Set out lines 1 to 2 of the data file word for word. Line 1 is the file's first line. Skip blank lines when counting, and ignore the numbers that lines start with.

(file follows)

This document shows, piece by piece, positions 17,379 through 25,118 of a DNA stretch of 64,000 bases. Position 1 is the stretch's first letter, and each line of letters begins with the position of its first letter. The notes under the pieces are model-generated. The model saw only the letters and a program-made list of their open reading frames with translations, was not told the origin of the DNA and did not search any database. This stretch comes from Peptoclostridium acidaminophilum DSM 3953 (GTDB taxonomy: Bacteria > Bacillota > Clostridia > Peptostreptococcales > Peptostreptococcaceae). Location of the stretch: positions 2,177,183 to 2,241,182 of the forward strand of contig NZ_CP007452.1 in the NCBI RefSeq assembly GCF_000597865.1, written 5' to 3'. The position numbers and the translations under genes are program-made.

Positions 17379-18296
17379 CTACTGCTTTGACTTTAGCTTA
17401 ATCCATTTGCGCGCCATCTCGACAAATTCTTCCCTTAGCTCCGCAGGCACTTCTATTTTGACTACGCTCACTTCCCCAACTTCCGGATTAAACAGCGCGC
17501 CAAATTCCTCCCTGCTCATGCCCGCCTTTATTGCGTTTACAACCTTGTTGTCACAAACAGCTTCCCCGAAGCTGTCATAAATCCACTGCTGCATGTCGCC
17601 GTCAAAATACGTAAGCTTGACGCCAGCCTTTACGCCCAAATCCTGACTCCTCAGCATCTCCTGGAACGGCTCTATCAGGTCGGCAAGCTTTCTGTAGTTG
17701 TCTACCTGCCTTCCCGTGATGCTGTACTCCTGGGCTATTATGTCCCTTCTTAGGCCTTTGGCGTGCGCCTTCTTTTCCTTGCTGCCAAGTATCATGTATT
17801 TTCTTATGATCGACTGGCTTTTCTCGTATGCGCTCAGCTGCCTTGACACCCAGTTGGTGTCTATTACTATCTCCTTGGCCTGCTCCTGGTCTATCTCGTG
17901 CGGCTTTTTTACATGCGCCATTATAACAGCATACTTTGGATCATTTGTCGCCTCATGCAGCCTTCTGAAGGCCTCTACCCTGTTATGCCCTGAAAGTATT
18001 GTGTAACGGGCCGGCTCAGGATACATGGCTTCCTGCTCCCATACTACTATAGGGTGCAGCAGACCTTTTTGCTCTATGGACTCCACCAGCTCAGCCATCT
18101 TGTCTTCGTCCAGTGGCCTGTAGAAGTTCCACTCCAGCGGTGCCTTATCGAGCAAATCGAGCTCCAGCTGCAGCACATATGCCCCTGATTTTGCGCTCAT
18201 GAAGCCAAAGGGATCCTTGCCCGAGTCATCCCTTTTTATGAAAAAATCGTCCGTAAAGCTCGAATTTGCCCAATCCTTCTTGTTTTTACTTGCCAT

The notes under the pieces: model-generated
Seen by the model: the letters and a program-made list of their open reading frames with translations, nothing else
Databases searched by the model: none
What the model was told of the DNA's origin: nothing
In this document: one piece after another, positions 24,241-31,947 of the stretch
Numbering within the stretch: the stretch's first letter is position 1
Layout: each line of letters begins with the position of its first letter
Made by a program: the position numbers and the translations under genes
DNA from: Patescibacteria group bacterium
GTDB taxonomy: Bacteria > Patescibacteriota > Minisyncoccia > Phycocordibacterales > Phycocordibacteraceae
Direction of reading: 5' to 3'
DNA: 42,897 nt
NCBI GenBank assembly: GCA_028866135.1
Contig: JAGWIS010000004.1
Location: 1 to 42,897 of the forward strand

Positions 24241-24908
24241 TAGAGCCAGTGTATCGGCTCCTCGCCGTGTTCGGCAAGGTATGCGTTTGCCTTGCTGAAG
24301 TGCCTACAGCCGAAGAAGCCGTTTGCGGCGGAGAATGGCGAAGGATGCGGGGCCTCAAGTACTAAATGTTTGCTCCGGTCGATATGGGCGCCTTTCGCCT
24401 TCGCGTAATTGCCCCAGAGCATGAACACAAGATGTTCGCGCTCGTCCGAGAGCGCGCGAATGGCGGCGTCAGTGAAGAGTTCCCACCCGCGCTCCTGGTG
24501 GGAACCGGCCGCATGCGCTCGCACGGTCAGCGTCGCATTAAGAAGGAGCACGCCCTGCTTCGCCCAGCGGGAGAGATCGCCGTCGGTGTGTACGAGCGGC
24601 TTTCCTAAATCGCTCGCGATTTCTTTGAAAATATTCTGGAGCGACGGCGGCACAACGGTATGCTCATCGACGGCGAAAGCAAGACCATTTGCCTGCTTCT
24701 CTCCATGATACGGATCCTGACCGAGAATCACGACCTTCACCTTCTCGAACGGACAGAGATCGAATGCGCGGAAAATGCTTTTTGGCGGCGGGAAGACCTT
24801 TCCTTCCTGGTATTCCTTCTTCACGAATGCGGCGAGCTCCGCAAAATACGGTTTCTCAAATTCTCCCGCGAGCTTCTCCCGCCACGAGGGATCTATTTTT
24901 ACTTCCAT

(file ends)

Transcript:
This document shows, piece by piece, positions 17,379 through 25,118 of a DNA stretch of 64,000 bases. Position 1 is the stretch's first letter, and each line of letters begins with the position of its first letter. The notes under the pieces are model-generated. The model saw only the letters and a program-made list of their open reading frames with translations, was not told the origin of the DNA and did not search any database. This stretch comes from Peptoclostridium acidaminophilum DSM 3953 (GTDB taxonomy: Bacteria > Bacillota > Clostridia > Peptostreptococcales > Peptostreptococcaceae). Location of the stretch: positions 2,177,183 to 2,241,182 of the forward strand of contig NZ_CP007452.1 in the NCBI RefSeq assembly GCF_000597865.1, written 5' to 3'. The position numbers and the translations under genes are program-made.

Positions 17379-18296